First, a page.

Where are the adults?

November 10, 2015 at 2:20 pm Leave a comment

Screen Shot 2015-11-10 at 1.17.52 PM

An “adult” confronts a protestor at the University of Missouri. [YouTube/Mark Schierbecker]

Yesterday, Tim Tai, a University of Missouri student and photographer on assignment from ESPN.com, had a heated confrontation on campus with a group of student protestors [VIDEO]. The protestors wanted the media gone. Tai said the First Amendment gave him the same right to be there. Students shouted at him and eventually walked en masse into him, pushing him away.

One adult, reportedly a campus employee, got in Tai’s face, heckled him, and physically pushed him. Afterward, a professor tried to grab the phone of the person filming the ordeal and asked students to send some “muscle” to remove him.

This was a great learning opportunity for the students, both the photographer and the protestors. The adults on the scene squandered that opportunity in the worst way.

Reporters can and should be as aggressive as they need to be if accountable public figures or taxpayers’ money is involved. But they need to use their discretion and judgment with subjects who aren’t often in the media.

Respect is key. The photographer could have been more respectful in his approach and not instantly made it a First Amendment battle. But he’s young, a student. As a teacher, I see that as an opportunity for someone to learn. Some of the protestors clearly had an opportunity to learn, too. If your safe space is in a public space during a big news event, you have to account for the shared nature of the space. You can put up “no media” signs and criticize the media. You can ask them to leave and point out their disrespectfulness. But you can’t push or threaten them.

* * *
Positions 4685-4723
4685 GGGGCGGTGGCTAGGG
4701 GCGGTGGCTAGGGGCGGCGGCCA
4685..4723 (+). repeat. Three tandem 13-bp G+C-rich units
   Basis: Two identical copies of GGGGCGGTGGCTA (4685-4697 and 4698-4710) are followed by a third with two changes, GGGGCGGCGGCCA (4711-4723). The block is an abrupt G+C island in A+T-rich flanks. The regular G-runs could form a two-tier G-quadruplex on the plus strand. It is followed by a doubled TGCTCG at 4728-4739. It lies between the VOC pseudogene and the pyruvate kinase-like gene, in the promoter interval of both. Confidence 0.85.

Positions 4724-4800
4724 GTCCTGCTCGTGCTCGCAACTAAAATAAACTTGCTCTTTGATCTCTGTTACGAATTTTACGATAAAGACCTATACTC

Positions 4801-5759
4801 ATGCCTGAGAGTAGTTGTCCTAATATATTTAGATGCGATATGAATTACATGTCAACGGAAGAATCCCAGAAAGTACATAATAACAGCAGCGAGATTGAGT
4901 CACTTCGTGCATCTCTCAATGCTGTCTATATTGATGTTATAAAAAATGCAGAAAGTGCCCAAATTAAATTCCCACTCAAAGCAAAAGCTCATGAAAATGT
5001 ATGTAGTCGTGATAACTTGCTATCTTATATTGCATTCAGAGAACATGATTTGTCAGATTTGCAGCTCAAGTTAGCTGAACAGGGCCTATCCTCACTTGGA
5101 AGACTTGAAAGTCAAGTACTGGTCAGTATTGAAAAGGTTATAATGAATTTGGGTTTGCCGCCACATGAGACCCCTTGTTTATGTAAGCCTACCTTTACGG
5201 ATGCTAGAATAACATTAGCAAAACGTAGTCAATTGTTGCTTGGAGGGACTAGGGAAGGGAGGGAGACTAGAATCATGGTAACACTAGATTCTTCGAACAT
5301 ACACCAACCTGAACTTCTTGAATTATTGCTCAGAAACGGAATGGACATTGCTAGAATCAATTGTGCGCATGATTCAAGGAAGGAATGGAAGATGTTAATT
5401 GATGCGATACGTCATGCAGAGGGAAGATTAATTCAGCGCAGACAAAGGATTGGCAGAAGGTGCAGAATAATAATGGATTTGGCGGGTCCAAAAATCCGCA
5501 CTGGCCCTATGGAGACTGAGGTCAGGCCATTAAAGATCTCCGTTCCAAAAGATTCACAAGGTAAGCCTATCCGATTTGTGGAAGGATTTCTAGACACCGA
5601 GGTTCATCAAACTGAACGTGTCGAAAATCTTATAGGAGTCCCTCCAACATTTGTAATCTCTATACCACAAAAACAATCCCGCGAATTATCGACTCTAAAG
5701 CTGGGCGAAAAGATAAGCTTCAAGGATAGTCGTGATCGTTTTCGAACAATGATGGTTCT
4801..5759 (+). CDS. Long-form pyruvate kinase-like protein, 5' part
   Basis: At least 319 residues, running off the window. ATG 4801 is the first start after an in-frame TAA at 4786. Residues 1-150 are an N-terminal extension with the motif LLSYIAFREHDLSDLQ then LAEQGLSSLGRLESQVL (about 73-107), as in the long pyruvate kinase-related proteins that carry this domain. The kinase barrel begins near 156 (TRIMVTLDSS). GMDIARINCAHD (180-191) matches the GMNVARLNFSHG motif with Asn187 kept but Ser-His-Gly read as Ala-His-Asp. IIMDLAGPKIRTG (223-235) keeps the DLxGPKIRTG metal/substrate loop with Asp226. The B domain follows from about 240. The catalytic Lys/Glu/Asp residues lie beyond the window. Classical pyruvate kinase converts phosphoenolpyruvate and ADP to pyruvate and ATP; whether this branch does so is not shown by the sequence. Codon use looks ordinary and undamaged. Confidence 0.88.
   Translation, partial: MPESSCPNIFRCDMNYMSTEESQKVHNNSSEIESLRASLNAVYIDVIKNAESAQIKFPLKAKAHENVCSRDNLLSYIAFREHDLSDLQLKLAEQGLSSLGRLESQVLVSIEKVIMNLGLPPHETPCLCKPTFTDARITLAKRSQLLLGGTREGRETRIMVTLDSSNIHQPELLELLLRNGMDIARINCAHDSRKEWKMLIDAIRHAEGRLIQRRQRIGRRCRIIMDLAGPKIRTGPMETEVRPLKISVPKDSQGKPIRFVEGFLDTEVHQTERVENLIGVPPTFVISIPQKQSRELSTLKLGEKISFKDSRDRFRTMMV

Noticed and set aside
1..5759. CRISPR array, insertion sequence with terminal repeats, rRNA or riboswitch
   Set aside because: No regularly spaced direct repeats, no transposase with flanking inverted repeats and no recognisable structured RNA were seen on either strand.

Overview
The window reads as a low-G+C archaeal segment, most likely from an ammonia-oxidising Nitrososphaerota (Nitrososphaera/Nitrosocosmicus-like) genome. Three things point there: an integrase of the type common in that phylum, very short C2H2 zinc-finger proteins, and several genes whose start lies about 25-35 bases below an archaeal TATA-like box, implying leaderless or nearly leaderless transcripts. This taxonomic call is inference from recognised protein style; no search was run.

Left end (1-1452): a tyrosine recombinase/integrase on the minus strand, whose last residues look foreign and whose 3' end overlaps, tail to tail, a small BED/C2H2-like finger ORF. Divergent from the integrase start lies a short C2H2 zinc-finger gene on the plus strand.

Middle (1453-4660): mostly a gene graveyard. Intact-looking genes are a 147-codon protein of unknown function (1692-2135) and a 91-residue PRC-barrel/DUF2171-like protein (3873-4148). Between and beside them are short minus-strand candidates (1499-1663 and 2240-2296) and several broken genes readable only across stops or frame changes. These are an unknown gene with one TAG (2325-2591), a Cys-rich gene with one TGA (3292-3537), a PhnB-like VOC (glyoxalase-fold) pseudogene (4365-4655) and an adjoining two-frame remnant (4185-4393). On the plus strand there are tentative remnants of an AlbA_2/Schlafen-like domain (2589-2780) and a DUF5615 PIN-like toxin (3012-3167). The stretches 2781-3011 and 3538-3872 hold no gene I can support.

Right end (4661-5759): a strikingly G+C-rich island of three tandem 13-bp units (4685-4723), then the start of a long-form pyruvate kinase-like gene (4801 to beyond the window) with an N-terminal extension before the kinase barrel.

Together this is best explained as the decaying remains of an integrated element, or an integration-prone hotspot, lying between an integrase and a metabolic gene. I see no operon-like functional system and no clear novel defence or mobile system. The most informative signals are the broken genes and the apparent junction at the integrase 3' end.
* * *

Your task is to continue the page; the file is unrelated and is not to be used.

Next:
But again: these are students! They don’t have same accountability. They’re ostensibly less mature than the adults who were present.

Two adults were present who could have turned this into a positive learning opportunity. (It’s on a damn campus.) Those two adults embarrassed themselves. They didn’t focus the argument. They fibbed and acted like children. Those adults also escalated the situation and got physical–not hard, but aggressively–with a student.

By the end, the photographer and other students had shown themselves to be more mature than the adults, who horribly embarrassed themselves.

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NEWS
- A much prettier website with my journalistic highlights is at lawrencelanahan.com.
- Disappearing Ink released its first album, "There Is No Time and Nothing's Been," in December 2014. It's available on iTunes.
- After almost five years at WYPR, I'm back to freelancing. Editors can reach me at llanahan@gmail.com.
- The Art of Social Critique: Painting Mirrors of Social Life includes my chapter "New Possibilities and Old Limitations of Political Art in The Wire."
- You can still buy my 2004 self-titled EP.

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